Co-ordinates: N 63º48.3', W 012º35.6'
Weather: Overcast Air Temperature: 4ºC Pressure: 1023 hPa Wind: Force 7 NE wind, 28-33 knots
This morning we woke up in a different time zone, (GMT), which means that last night everybody had an extra hour of sleep, and so after a long night I got up to a leisurely breakfast before heading to the first lecture of the day.
Our on board glaciologist Luciano Bernacchi gave his informative “Introduction to Glaciers”, where he explained how glaciers behave, why they are formed and where you can find them. Quite a relevant topic since tomorrow we will be seeing glaciers associated with the Vatnajokull ice cap, the largest glacial system in Iceland.
At 11:30 Chris Harbard presented his “Birds are Brilliant”. A most interesting lecture where Chris explained what makes birds special, from their colours to their beaks. With his distinctive wit and humour, Chris had a close look at our fascinating feathered friends.
The Hotel Department prepared a very special surprise for lunch today. Executive Chef Christian and his team, together with Restaurant Manager Laszlo and his waiting team, took us for a culinary journey around the world. They prepared food from many different countries. Quite a spread. A real treat.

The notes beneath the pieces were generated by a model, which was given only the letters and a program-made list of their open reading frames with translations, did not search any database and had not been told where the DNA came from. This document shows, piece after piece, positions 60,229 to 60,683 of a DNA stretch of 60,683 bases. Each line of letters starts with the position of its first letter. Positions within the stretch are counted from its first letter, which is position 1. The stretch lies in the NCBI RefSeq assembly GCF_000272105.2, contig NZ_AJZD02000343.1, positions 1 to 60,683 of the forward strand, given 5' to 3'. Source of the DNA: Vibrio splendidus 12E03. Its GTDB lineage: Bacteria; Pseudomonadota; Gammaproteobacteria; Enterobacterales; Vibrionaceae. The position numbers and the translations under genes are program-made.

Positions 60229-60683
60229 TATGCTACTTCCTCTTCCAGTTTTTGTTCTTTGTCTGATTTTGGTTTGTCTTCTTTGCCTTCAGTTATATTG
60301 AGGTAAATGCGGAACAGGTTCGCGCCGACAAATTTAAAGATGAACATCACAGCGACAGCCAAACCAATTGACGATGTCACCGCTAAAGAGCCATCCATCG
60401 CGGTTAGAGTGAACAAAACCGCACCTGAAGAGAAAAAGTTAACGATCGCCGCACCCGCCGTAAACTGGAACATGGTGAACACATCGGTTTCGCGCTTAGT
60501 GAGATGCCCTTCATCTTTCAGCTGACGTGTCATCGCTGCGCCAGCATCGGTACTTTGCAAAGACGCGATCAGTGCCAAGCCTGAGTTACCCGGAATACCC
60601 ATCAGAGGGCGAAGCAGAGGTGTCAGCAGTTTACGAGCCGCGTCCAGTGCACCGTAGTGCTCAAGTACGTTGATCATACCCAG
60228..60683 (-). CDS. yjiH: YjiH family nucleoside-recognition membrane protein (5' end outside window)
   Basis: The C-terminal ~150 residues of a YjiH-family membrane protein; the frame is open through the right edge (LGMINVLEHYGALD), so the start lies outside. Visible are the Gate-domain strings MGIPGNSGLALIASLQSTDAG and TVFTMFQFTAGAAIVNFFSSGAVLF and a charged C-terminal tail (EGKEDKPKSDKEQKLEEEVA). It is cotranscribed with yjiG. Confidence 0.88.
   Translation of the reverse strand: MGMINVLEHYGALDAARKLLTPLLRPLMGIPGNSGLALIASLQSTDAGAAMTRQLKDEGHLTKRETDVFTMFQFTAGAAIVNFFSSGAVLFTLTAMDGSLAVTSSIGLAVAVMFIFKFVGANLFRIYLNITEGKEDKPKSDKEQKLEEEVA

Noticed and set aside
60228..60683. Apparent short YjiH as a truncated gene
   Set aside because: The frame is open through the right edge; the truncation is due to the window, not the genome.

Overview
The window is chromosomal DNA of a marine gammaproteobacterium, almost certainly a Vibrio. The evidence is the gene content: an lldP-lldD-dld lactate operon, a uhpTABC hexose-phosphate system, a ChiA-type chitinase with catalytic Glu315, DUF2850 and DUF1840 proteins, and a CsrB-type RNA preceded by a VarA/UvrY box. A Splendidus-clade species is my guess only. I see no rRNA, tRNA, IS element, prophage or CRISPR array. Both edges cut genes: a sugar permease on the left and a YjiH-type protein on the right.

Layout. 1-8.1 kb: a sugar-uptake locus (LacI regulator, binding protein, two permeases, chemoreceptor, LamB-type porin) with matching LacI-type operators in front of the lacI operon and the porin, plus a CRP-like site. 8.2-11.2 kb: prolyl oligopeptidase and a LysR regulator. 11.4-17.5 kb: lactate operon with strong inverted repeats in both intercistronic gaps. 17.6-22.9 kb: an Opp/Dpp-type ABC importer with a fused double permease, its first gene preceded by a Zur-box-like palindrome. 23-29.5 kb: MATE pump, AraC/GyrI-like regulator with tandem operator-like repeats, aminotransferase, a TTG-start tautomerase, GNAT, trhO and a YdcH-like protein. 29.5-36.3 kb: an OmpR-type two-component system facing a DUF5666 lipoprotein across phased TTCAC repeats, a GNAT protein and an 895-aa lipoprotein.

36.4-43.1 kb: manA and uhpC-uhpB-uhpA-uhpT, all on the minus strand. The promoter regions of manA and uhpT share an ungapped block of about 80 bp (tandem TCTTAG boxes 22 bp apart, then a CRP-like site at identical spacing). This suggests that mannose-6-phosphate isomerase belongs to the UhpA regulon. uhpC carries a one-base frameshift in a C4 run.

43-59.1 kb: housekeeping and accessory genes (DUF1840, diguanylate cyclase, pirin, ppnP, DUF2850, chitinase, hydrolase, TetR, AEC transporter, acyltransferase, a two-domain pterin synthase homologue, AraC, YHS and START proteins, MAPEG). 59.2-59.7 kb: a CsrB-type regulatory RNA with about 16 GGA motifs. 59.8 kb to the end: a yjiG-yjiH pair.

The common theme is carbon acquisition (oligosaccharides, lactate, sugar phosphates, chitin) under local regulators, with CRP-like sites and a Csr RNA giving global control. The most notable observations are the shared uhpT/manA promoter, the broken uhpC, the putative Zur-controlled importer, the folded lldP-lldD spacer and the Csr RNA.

And then at 2 pm in the light of our arrival in Iceland, Stefan Kredel gave a fun and informative lecture entitled “Volcanism”. He covered the different types of volcanism, their products and side effects.
At about 3 pm the Silver Explorer approached the submarine shelf that surrounds Iceland, a 1.000 metre -very steep- underwater drop off. The water depth goes from 1200 to 200 metres in a very short distance. From experience we know that those areas are typically good feeding grounds for whales, obstacles to the currents that produce upwelling of nutrients and food, which gets concentrated along those ridges, quite often congregating whales.
Captain Alexander Golubev sailed the Silver Explorer westwards over this ridge for 3 hours, while the Expedition team stood watch looking for cetaceans. Unfortunately with a 3 to 4 metres swell, near gale conditions and a lot of white caps and spray in the air, it was very difficult to find the spout or the dorsal fin of a whale. We did try, but to no avail.
Before dinner, as usual, the Expedition team hosted a Recap & Briefing, followed by a mouth-watering dinner.